A growing COVID-19 outbreak in China has pushed the number of infections reported by the government in Beijing to levels not seen in two years, leading to lockdowns in some of the country’s most economically important regions and sparking concern about another major shock to a global economy already reeling from high inflation and the war in Ukraine.
The Chinese government announced on Sunday that the southern city of Shenzhen, in Guangdong province, would be placed on lockdown for at least a week. A travel ban was placed on the northeastern province of Jilin, including the manufacturing hub city of Changchun.
On Tuesday, officials in the city of Langfang, close to Beijing, announced a new lockdown, as did officials in Dongguan, another city in Guangdong Province.
There is also evidence that the virus is spreading in other parts of the country, leading to speculation that further lockdowns may be on the horizon.
China’s so-called “zero COVID” policy, which has relied on strict lockdowns of entire regions of the country, has so far kept the country relatively safe from the kind of outbreaks that have ravaged many Western countries. However, the highly contagious omicron variant of the virus is now in circulation there, and it remains to be seen how well the country’s lockdown strategy will counter it.
The increased transmissibility of the omicron variant of the virus, combined with China’s overall vaccination status, have created concern that the government will have difficulty keeping this wave under control.
A possible warning sign is Hong Kong, which has mirrored mainland China’s approach to managing the virus and which, as of Sunday, was experiencing a weekly COVID-19 death rate of 38 people per million. That is the highest rate recorded in any country at any stage of the pandemic, according to data gathered by the Financial Times.
The problem in Hong Kong is twofold. First, while Hong Kong has long had access to vaccines against the disease, a large percentage of residents over 80 years of age, who are statistically the most vulnerable, have not been vaccinated. While China’s overall vaccination rate is high, it also has a large percentage of elderly citizens who have not been vaccinated.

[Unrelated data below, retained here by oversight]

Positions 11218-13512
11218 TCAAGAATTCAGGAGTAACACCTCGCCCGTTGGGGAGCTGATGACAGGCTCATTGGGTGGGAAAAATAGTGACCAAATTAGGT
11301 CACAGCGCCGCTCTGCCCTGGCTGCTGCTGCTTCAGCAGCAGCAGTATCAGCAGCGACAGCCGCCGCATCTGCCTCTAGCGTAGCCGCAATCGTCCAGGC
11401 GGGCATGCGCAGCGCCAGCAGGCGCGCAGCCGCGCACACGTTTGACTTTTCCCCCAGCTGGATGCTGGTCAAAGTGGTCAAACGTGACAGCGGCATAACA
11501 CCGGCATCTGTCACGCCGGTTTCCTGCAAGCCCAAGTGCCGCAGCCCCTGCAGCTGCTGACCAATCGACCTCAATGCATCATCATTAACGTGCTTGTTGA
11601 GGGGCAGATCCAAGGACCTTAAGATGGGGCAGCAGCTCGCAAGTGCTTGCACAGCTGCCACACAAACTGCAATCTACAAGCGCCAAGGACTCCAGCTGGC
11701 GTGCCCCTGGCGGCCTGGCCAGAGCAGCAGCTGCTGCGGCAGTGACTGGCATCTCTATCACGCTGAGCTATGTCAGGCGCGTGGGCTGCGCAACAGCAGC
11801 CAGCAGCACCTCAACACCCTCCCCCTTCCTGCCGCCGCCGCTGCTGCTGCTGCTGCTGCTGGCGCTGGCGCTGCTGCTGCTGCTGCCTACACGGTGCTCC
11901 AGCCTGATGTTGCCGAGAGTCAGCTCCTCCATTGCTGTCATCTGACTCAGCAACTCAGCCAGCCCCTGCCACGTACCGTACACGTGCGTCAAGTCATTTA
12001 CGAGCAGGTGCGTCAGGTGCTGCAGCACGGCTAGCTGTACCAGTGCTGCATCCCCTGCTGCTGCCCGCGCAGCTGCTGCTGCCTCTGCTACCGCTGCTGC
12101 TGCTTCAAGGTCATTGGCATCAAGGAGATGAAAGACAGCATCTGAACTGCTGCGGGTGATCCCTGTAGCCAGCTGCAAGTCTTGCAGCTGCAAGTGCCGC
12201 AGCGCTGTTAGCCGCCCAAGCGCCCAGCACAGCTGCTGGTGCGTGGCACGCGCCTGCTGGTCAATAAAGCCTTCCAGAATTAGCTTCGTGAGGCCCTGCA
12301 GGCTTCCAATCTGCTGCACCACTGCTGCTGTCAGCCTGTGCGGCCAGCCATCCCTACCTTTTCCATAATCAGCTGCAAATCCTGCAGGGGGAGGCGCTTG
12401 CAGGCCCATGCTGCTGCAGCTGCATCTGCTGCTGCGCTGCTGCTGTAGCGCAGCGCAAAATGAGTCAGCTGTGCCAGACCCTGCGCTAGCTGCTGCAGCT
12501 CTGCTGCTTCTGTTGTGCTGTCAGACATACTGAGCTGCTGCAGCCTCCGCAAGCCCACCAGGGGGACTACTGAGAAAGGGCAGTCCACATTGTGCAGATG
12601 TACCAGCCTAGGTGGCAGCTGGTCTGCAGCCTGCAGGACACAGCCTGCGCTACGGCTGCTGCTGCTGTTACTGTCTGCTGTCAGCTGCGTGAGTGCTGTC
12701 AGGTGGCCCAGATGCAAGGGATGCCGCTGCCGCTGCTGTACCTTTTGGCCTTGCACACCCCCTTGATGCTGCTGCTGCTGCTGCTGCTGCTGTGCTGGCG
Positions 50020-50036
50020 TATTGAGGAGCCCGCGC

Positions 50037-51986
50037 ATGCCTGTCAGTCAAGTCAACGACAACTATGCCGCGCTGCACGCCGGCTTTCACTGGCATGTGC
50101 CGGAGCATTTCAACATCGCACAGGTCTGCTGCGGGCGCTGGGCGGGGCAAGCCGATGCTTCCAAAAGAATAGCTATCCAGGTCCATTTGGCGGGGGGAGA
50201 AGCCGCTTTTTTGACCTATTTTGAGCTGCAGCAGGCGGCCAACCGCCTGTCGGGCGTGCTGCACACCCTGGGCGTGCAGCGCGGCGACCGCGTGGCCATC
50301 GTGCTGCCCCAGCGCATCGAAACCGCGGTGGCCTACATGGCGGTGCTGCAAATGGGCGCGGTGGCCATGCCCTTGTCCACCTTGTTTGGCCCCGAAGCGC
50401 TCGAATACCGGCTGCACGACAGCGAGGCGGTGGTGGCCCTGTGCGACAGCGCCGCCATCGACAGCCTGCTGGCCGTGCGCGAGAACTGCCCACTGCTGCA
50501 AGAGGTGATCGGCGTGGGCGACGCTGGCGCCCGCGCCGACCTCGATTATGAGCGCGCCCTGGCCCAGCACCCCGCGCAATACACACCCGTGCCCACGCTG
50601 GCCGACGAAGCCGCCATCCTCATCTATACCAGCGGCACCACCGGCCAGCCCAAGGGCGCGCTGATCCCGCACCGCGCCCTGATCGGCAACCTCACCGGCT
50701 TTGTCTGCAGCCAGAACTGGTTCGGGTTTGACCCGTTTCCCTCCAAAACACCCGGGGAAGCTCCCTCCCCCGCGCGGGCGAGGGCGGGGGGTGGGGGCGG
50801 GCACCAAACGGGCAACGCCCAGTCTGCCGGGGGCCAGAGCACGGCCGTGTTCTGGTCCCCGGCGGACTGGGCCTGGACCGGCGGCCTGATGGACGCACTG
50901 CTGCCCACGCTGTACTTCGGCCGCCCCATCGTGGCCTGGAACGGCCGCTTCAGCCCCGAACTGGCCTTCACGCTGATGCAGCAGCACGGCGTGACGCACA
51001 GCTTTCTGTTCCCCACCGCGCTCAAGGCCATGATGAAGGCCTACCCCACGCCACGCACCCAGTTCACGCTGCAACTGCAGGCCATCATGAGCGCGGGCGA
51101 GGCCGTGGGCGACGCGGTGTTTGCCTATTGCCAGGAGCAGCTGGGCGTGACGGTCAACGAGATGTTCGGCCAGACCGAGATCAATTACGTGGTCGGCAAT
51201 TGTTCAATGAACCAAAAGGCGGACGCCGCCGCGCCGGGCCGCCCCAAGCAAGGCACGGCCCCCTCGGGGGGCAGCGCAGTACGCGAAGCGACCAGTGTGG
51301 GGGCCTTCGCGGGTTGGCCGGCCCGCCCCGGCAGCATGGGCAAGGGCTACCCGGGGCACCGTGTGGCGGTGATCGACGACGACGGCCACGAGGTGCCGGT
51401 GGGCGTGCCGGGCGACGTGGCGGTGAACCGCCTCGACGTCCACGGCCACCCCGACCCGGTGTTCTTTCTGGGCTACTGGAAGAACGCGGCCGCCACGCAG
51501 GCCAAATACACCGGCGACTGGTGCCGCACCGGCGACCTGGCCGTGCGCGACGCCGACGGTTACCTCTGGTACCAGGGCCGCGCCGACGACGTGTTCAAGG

The second problem is that the majority of Chinese who have been vaccinated received the domestically-produced Sinovac vaccine. Sinovac, which does not use the mRNA technology that made vaccines produced by Pfizer and Moderna so effective, does not by itself provide significant protection from the omicron variant of COVID-19. Mainland China has been similarly reliant on the Sinovac jab.
Early in the pandemic, lockdowns across large regions of the country contributed to massive supply chain problems and shipping bottlenecks that left major ports overwhelmed. Analysts said that the global economy could be facing more of the same if China cannot get the outbreak under control.
“The lockdown in Guangdong Province and Shenzhen is, I think, the most worrisome because it is [China’s] largest exporting province,” said Mary Lovely, a senior fellow with the Peterson Institute for International Economics. “It's a powerhouse, especially in electronics.”
Lovely said that it is difficult to predict exactly which industries will be affected by the lockdowns because of how tightly interconnected various parts of the country’s supply chain are. Even a relatively small lockdown, if it is in an area that produces a specific input for other industries, could wind up having a wide-ranging effect on overall economic activity.
Already this week, Foxconn and Unimicron Technology Corp., both major suppliers to Apple, announced that they have temporarily closed production in Shenzhen. In Jilin, a major center for car manufacturing, Toyota said it has suspended operations there, where it has a joint venture with the FAW Group, a Chinese firm. Volkswagen has also suspended production there.
A targeted approach
The hope is that China’s approach to handling the outbreak on a regional basis, rather than implementing a country-wide lockdown, might help avoid the worst economic impacts. In the past, it has successfully reopened a number of cities after relatively brief lockdowns, combined with a comprehensive regime of testing.
“The concern is the broad and lengthy shutdowns of factories will lead to supply chain chaos involving everything from iPhones to Christmas ornaments,” Doug Barry, a vice president with the U.S.-China Business Council, told VOA in an email exchange. “China officials are aware of potential damage to foreign-owned producers and buyers as well as the domestic economy. They are taking a targeted, calibrated approach. Shenzhen factories are closed for a week followed by a reassessment.”
“We’ve seen this movie before in the first year of the pandemic featuring delayed shipments, shortages of critical goods and inflation,” Barry wrote. “A [COVID-19] outbreak on a massive scale could have massive consequences, especially for U.S. consumers, whose goods for the Christmas season need to be on the water by summer.”